Imagine a 3 by 3 by 3 cube. If you and a friend drill holes in some of the small cubes in the ways described, how many will have holes drilled through them?

Find a way to cut a 4 by 4 square into only two pieces, then rejoin the two pieces to make an L shape 6 units high.

I found these clocks in the Arts Centre at the University of Warwick intriguing - do they really need four clocks and what times would be ambiguous with only two or three of them?

On the graph there are 28 marked points. These points all mark the vertices (corners) of eight hidden squares. Can you find the eight hidden squares?

We're excited about this new program for drawing beautiful mathematical designs. Can you work out how we made our first few pictures and, even better, share your most elegant solutions with us?

Imagine a 4 by 4 by 4 cube. If you and a friend drill holes in some of the small cubes in the ways described, how many will not have holes drilled through them?

How many pieces of string have been used in these patterns? Can you describe how you know?

Imagine a 3 by 3 by 3 cube made of 9 small cubes. Each face of the large cube is painted a different colour. How many small cubes will have two painted faces? Where are they?

This article introduces the idea of generic proof for younger children and illustrates how one example can offer a proof of a general result through unpacking its underlying structure.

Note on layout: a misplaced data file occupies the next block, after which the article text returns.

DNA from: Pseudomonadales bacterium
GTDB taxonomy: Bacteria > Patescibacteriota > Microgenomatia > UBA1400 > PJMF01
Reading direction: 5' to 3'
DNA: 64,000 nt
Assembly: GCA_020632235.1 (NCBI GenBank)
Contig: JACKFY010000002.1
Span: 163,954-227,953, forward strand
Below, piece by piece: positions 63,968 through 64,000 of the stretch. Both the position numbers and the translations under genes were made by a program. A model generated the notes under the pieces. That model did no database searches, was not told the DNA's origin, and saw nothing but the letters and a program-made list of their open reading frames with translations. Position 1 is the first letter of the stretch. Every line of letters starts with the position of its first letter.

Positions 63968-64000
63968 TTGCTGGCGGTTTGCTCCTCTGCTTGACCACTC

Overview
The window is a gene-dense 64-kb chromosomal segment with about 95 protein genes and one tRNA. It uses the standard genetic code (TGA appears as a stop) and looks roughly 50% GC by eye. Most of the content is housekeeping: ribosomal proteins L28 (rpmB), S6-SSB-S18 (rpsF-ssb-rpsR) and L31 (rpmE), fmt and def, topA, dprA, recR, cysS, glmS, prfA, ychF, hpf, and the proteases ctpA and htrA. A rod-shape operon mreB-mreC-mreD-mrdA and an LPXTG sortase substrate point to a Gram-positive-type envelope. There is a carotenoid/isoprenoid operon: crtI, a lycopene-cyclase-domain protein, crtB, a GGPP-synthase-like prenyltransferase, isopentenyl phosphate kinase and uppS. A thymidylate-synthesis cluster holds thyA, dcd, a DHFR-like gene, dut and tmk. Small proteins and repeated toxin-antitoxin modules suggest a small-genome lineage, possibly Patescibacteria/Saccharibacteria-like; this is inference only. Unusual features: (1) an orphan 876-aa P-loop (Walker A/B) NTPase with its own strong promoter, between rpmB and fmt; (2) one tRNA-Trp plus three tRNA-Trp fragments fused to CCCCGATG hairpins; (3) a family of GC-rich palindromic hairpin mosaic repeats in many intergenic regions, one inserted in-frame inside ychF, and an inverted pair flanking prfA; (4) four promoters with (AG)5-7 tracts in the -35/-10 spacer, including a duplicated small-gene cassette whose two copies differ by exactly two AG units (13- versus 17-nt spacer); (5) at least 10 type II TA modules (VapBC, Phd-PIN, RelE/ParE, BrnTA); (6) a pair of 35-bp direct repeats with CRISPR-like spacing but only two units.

Problem solving is at the heart of the NRICH site. All the problems give learners opportunities to learn, develop or use mathematical concepts and skills. Read here for more information.

This article is based on some of the ideas that emerged during the production of a book which takes visualising as its focus. We began to identify problems which helped us to take a structured view. . . .

How many loops of string have been used to make these patterns?

What is the greatest number of counters you can place on the grid below without four of them lying at the corners of a square?

Here are shadows of some 3D shapes. What shapes could have made them?

Which of these dice are right-handed and which are left-handed?

An activity centred around observations of dots and how we visualise number arrangement patterns.

A shape and space game for 2,3 or 4 players. Be the last person to be able to place a pentomino piece on the playing board. Play with card, or on the computer.

Can you work out what is wrong with the cogs on a UK 2 pound coin?

Can you split each of the shapes below in half so that the two parts are exactly the same?

Have you ever tried tessellating capital letters? Have a look at these examples and then try some for yourself.

Can you fit the tangram pieces into the outline of this shape. How would you describe it?

Can you fit the tangram pieces into the outlines of the chairs?

Can you fit the tangram pieces into the outlines of the lobster, yacht and cyclist?

This second article in the series refers to research about levels of development of spatial thinking and the possible influence of instruction.

The image in this problem is part of a piece of equipment found in the playground of a school. How would you describe it to someone over the phone?